President Barack Obama said Friday that Sony Pictures “made a mistake” when it pulled its comedy The Interview in the face of threats by hackers who he said were from North Korea. He also vowed that the United States would respond to the cyberattack. Speaking at his year-end press conference, Obama said he was “sympathetic” to Sony’s situation. The company had just had its computer network sabotaged and huge amounts of internal data exposed, and the hackers who did it then threatened violence against theaters that showed the movie.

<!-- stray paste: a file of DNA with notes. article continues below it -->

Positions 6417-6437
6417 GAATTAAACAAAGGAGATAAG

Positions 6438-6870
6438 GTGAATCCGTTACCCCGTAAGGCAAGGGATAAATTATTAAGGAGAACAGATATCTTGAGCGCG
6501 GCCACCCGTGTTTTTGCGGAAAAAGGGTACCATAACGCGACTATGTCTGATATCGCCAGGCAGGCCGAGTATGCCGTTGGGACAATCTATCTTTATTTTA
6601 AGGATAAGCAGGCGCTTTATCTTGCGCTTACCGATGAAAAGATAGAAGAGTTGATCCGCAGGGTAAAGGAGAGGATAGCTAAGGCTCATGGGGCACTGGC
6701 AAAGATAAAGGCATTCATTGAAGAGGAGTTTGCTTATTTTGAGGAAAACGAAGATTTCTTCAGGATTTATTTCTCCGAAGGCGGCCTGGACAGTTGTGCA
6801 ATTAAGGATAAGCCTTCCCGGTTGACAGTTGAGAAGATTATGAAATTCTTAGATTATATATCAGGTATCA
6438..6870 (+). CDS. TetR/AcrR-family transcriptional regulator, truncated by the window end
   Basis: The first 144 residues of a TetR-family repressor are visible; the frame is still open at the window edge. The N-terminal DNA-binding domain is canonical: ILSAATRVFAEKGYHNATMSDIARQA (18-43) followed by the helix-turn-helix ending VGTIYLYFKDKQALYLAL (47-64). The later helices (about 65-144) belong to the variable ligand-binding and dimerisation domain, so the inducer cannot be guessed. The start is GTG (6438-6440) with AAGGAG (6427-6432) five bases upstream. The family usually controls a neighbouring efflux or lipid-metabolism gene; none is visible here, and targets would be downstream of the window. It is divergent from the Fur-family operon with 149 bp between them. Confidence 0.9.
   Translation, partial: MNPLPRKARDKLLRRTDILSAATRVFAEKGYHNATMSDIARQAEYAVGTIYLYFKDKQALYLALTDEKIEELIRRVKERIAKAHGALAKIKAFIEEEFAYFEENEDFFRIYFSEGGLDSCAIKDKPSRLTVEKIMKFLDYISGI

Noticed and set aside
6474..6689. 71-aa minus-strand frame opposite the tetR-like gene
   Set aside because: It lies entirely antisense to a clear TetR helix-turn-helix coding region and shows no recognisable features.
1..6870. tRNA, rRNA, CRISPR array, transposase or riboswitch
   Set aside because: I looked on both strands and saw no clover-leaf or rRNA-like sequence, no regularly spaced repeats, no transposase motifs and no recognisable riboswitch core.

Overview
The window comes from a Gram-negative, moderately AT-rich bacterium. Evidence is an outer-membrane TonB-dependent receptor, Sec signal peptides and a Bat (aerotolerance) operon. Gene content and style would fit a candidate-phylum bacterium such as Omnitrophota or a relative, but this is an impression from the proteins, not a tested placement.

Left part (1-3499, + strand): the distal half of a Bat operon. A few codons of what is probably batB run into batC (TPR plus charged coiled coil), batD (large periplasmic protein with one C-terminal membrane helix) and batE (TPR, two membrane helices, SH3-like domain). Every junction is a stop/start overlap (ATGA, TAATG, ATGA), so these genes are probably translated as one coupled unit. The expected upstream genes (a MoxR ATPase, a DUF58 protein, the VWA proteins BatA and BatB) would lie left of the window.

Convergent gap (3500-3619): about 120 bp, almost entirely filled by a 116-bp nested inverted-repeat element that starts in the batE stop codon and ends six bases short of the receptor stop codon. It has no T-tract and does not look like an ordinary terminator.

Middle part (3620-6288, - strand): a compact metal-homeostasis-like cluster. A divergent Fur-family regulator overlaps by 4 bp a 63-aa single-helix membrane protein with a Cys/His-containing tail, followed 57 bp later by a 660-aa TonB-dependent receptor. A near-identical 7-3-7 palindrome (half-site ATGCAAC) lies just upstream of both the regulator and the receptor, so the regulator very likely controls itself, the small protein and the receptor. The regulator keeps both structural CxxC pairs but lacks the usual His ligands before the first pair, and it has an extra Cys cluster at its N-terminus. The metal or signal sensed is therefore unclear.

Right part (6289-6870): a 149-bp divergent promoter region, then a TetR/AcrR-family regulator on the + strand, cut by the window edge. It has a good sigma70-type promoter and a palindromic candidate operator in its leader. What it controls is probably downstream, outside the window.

President Barack Obama vowed on Friday to respond to a devastating cyber attack on Sony Pictures that he blamed on North Korea, and scolded the Hollywood studio for caving in to what he described as a foreign dictator imposing censorship in America. Obama said the cyber attack caused a lot of damage to Sony but that the company should not have let itself be intimidated into halting the public release of “The Interview,” a lampoon portraying the assassination of North Korean leader Kim Jong Un. “We will respond,” Obama told an end-of-year news conference. “We’ll respond proportionally, and we’ll respond in a place and time and manner that we choose.” Earlier, the Federal Bureau of Investigation announced it had determined that North Korea was behind the hacking of Sony, saying Pyongyang’s actions fell “outside the bounds of acceptable state behavior.”